The gallbladder plays a crucial role in the digestive process, so when it’s not working properly—often because the bile ducts are blocked by gallstones—food doesn’t move through the body as it should. This may leave you feeling abnormally full for an extended period of time, even after consuming a small meal.

13. Feeling Bloated

Since your digestion has slowed considerably, leaving food in the stomach for far longer than normal, it’s common to experience bloating, which the body may try to relieve by burping or belching.

14. Dizziness

Although not as common of a symptom, individuals with gallbladder problems may also experience dizzy spells. There are a couple of reasons this can occur. The first is that an infection in the gallbladder may have spread to the bloodstream, causing the body to go into shock and blood pressure to drop dramatically. This drop in blood pressure can cause dizziness, as well as confusion, lightheadedness, and fainting.

Another reason that dizziness can occur with gallbladder problems is due to something called the vagus nerve. The vagus nerve helps to regulate blood pressure and is stimulated by a gallbladder attack, which causes blood pressure to drop, thus resulting in dizziness.

15. Constipation

As previously discussed, gallstones can cause a person to experience diarrhea, which occurs due to insufficient bile as a result of the blockage. But poor flow of bile can also cause the opposite problem, constipation, as it slows down the muscle contractions along the digestive system that are necessary for moving food through the body. indicates that constipation may also occur “as a complication of gallstones,” such as gallstone ileus, which the source explains is “a pretty rare event in which a large gallstone passes from the gallbladder into the intestine and blocks the flow of digested food from the small intestine into the colon (large intestine).”

16. Headache

Headaches can be caused by any number of reasons, from stress to lack of sleep. So if you experience one, you’re not likely to think it may be due to problems with your gallbladder, but it very well could be. explains that congestion in the gallbladder, due to blocked bile ducts caused by gallstones, can cause stress throughout the body as well as inflammation in the gut. And “both of these mechanisms can increase tension in the blood supply around the skull and brain and lead to headaches and migraines.” One helpful way to tell if your headache is the result of gallbladder attack is if the pain occurs over your eyes, particularly above the right eye.

17. Risk Factors

Certain risk factors can increase your chances of developing gallstones. This condition is more common among females, people over the age of 40, and those with a family history of gallstones. Native Americans and Mexican-Americans are also at higher risk of gallstone attacks.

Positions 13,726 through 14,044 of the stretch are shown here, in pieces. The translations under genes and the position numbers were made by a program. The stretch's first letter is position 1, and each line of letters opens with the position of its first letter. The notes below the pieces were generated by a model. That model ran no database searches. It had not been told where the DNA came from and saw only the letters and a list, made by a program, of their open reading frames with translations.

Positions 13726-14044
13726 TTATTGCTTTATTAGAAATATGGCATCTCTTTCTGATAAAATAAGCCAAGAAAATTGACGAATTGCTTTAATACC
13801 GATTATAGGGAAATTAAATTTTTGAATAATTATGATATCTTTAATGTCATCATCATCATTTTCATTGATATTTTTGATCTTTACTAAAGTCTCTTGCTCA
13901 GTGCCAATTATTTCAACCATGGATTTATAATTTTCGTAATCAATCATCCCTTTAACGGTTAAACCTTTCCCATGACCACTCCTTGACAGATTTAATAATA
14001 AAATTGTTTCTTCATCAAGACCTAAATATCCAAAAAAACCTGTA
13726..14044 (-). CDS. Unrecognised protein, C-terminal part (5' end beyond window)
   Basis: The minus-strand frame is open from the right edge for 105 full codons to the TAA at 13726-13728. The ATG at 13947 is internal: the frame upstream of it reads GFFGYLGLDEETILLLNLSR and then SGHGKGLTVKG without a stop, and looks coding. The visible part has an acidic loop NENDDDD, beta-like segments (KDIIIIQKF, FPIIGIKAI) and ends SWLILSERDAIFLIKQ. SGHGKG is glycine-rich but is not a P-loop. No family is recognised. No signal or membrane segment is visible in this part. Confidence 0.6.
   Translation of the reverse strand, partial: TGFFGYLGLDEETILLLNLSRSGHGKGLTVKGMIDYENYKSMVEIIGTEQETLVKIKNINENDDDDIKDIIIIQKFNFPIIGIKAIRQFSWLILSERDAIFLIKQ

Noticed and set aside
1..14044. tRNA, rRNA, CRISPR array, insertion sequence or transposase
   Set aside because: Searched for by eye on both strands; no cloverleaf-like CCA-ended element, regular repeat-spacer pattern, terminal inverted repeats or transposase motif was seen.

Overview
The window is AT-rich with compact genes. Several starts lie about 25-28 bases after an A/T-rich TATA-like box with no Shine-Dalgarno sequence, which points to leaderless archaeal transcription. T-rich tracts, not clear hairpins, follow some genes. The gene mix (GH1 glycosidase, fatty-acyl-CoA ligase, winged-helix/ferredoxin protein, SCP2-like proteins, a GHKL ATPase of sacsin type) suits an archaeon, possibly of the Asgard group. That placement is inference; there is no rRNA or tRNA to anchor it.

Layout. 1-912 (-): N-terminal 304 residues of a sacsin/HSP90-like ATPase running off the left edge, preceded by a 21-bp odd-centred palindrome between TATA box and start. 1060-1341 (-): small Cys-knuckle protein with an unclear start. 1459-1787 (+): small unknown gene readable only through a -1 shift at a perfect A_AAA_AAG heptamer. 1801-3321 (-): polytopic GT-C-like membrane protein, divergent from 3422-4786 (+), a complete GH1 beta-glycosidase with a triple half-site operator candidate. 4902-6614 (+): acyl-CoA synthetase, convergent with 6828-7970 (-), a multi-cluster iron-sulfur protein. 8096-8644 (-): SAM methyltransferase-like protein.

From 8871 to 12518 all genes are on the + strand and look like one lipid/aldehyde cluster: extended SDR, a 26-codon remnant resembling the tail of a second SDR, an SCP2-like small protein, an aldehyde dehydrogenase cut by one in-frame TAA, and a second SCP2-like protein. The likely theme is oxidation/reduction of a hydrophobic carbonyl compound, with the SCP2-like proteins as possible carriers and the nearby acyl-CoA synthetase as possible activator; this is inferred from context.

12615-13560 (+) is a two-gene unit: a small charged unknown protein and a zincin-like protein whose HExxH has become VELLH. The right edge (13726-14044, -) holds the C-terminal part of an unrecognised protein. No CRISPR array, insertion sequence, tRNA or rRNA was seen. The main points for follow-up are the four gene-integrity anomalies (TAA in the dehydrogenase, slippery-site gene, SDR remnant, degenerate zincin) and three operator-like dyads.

Of course, it’s possible for you to develop a gallbladder attack without falling under one of these groups. There are risk factors both in and out of your control. Developing gallstones can be related to certain lifestyle choices and medical situations. Some of them include:

  • Being pregnant
  • Lack of physical activity
  • Eating a high-fat, high-cholesterol, or low-fiber diet
  • Having diabetes
  • Having certain blood disorders
  • Sudden weight loss
  • Taking medications that contain estrogen
  • Having liver disease

18. Possible Complications

If you don’t seek treatment for gallstones, there are a number of health complications that you could develop. This includes inflammation of the gallbladder, blockage of the common bile duct, or blockage of the pancreatic duct. There is also an elevated risk of developing gallbladder cancer for those with a history of gallstones, though this type of cancer is rarer than others.

19. Preventing a Gallbladder Attack

You can implement healthy choices into your lifestyle to prevent gallbladder problems. The easiest thing you can do is adjust your diet. Mayo Clinic suggests eating high-fiber foods such as fruits, vegetables, and whole grains. You should also try to eat your meals at the same time each day and maintain a healthy weight.

20. When to See a Doctor

People who are experiencing any symptoms of a gallbladder attack should see their doctor. If you have abdominal pain that won’t subside after a few hours, it could be gallstones if accompanied by other symptoms. Make sure to see a doctor if you have nausea, vomiting, fever, chills, or other symptoms listed above along with the abdominal pain.

MD, Family Medicine, Internal Medicine

Gerald Morris, MD is a family medicine/internal medicine physician with over 20 years expertise in the medical arena. Dr. Morris has spent time as a clinician, clinical research coordinator/manager, medical writer, and instructor. He is a proponent of patient education as a tool in the diagnosis and treatment of acute and chronic medical conditions.